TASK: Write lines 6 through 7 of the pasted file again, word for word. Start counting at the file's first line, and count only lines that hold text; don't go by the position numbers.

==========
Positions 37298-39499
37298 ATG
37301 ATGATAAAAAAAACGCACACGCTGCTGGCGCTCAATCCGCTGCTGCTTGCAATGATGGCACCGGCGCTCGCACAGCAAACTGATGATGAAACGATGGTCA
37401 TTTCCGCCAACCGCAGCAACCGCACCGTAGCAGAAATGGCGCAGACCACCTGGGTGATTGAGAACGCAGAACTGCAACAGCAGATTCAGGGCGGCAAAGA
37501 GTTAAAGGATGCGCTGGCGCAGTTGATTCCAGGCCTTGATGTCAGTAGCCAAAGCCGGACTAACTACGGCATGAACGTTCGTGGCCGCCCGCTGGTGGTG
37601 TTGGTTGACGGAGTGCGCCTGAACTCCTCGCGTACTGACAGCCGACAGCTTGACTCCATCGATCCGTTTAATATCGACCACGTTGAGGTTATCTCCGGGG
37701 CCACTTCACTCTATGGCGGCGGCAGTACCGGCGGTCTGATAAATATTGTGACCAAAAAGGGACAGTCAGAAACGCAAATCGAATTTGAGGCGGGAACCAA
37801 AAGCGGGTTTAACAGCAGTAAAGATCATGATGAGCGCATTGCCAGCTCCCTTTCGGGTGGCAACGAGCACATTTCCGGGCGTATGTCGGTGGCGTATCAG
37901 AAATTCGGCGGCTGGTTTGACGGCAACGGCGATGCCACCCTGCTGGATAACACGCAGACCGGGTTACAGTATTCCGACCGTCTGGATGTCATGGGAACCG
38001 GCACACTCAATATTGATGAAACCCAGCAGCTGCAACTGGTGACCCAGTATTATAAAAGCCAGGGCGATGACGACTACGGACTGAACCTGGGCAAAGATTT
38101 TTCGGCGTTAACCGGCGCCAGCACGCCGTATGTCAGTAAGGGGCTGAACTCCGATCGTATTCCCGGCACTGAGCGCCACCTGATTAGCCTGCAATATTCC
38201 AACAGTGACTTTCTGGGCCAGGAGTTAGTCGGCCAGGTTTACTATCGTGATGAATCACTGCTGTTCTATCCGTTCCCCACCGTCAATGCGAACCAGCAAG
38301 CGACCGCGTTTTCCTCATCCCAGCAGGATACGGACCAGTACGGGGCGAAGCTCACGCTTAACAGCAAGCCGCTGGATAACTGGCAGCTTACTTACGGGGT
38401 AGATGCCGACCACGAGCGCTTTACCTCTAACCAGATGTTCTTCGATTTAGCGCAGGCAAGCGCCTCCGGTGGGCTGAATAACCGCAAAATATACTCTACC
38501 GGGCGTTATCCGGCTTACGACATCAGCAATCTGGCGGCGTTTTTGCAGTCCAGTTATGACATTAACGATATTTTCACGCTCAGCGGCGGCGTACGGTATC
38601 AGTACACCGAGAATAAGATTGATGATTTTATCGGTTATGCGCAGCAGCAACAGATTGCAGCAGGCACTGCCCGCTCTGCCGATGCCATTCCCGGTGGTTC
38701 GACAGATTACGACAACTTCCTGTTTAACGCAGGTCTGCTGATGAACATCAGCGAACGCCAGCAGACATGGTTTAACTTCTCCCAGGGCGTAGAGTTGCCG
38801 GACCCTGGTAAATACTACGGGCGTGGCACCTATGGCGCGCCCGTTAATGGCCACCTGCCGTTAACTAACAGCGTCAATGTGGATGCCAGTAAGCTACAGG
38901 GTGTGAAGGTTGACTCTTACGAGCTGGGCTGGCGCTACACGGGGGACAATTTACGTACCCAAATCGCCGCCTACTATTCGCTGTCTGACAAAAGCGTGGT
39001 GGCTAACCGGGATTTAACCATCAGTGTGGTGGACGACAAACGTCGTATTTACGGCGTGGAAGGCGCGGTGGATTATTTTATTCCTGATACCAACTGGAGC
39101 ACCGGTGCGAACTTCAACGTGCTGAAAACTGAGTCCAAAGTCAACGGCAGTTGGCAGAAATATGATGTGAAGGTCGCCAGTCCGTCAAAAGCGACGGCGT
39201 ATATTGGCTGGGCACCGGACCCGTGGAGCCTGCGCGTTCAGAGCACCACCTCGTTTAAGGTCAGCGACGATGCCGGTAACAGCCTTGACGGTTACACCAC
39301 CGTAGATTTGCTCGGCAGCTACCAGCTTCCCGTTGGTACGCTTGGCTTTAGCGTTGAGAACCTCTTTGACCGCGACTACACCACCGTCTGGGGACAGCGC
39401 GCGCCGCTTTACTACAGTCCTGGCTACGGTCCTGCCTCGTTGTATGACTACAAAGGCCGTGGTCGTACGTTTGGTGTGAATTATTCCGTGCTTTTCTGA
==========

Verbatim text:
37601 TTGGTTGACGGAGTGCGCCTGAACTCCTCGCGTACTGACAGCCGACAGCTTGACTCCATCGATCCGTTTAATATCGACCACGTTGAGGTTATCTCCGGGG
37701 CCACTTCACTCTATGGCGGCGGCAGTACCGGCGGTCTGATAAATATTGTGACCAAAAAGGGACAGTCAGAAACGCAAATCGAATTTGAGGCGGGAACCAA